Two top Hong Kong government officials were grilled at a meeting of the legislature's Special House Committee on the interpretation of the city's Basic Law by the central government in Beijing.
Chief Secretary for Administration Carrie Lam and Secretary for Justice Rimsky Yuen were asked how the government would enforce Monday's interpretation of Hong Kong's mini-Constitution.
The move by China's Parliament, the National People's Congress (NPC), to interpret Article 104, which states that lawmakers need to swear allegiance to Hong Kong as part of China, is seen by many Hong Kongers as political intervention by Beijing to remove two pro-independence lawmakers from the Legislative Council (Legco). According to the NPC, the oath-taker is disqualified if the oath is not taken "accurately and completely" and will not be allowed to retake the oath.
The two, Mr Sixtus Leung, 30, and Ms Yau Wai Ching, 25, from the Youngspiration party had altered the words of their oath, pledging allegiance to the "Hong Kong nation".
The Legco is divided over the ruling, with pro-democracy lawmakers accusing Beijing of interfering in Hong Kong's political affairs, while pro-Beijing lawmakers were supportive of the move and even urged the city's government to review the swearing-in oaths taken by all lawmakers last month.
The legislative committee fired a volley of questions at Mrs Lam and Mr Yuen, asking why the government had allowed Beijing's intervention in the city's legislature and if they still believed in Hong Kong's judicial independence. Many questions were left unanswered in the one-hour meeting held before the regular Legco session.
"The government is still studying the content of the interpretation," said Mrs Lam, adding she "reserves the right" to say whether Beijing's interpretation would have any effect on certain lawmakers. And "answering their questions here does not mean I have accepted their status", said Mrs Lam, referring to lawmakers who may have breached the Basic Law in their oath-taking, according to the interpretation.
Professor Lau Siu Kai, vice-chairman of the Chinese Association of Hong Kong and Macau Studies think-tank, told The Straits Times on Monday that at least two more lawmakers could have the validity of their oaths reviewed.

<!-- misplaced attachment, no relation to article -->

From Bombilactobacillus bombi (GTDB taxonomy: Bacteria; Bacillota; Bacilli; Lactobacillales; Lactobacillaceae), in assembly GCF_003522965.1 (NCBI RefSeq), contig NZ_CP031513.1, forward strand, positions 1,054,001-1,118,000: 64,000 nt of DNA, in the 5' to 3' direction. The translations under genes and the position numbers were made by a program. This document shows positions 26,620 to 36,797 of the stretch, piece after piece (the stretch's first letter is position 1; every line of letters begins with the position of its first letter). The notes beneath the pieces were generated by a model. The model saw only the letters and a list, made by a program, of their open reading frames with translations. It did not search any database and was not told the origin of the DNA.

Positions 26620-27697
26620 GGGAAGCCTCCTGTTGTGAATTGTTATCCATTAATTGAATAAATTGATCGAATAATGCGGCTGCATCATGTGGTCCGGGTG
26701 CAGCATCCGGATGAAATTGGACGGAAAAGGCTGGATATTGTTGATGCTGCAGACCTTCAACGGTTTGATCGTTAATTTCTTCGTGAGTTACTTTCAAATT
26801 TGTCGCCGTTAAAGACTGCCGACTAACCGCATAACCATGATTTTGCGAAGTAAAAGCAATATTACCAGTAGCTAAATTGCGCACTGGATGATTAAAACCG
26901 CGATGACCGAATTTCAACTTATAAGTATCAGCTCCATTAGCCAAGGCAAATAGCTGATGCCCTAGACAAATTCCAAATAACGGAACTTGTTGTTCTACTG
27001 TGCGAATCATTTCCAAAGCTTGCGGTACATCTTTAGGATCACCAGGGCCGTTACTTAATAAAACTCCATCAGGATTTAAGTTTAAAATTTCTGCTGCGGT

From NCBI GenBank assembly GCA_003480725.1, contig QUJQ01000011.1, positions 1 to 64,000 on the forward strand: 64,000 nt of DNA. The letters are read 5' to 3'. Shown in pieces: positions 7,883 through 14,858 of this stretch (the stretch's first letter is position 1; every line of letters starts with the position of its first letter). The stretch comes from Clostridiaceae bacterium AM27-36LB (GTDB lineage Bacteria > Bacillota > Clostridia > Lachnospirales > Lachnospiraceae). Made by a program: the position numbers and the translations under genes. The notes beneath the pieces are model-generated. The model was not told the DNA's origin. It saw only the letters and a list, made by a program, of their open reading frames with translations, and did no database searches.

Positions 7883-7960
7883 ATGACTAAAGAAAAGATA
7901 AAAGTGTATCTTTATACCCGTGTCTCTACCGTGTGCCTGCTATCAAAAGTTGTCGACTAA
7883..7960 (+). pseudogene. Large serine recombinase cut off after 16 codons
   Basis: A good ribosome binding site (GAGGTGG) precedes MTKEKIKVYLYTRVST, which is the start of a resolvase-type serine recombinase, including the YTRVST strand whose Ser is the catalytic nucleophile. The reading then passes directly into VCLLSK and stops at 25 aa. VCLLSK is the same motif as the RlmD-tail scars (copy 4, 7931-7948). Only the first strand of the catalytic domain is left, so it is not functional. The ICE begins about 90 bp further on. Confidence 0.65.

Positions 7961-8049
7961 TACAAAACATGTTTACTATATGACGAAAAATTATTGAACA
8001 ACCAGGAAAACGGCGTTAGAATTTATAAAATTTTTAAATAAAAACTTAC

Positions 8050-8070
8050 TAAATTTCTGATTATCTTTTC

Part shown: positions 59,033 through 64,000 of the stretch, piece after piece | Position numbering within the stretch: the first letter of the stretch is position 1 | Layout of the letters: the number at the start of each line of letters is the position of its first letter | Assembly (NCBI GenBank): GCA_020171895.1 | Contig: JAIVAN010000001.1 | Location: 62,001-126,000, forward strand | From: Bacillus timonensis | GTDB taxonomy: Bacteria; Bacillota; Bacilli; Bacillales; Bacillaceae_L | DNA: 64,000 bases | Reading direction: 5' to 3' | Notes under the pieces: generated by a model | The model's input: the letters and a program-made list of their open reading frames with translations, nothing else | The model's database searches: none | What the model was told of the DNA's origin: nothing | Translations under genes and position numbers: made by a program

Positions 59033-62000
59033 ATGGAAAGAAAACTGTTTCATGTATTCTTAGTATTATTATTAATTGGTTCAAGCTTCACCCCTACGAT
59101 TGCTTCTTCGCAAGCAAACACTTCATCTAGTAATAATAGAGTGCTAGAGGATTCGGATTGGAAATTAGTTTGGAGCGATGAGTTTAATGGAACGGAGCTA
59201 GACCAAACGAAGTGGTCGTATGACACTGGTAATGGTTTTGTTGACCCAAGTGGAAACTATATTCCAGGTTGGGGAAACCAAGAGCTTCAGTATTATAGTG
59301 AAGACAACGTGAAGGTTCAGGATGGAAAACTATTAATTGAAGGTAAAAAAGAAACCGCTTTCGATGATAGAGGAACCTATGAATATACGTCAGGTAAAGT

One of them is Ms Lau Siu Lai, who had her first oath invalidated as she had read it too slowly with long pauses in between. She was allowed to retake her oath on Nov 2.
The other, Mr Edward Yiu, had added this line to his oath: "I will uphold procedural justice in Hong Kong, fight for genuine universal suffrage and serve the city's sustainable development."
More names, including localist lawmakers Nathan Law and Eddie Chu, were thrown up by local media in the past two days.
Yesterday, Mr Yuen reiterated that Beijing has the right to interpret the Basic Law and this will not undermine Hong Kong's judicial system, which he believes will be able to resolve the oath-taking issue.
Basic Law committee member Maria Tam, meanwhile, said on a programme of broadcaster RTHK that cases that have not reached the Court of Final Appeal would have to abide by Beijing's interpretation.
The judicial review of whether the Youngspiration pair should be allowed to retake their oaths was heard last week, but a ruling has yet to be made by the local court.
Yesterday's Legco session was stopped in the morning after the president was challenged by a pro-democracy lawmaker to a debate on Beijing's move, which was not on the agenda. The session resumed in the afternoon.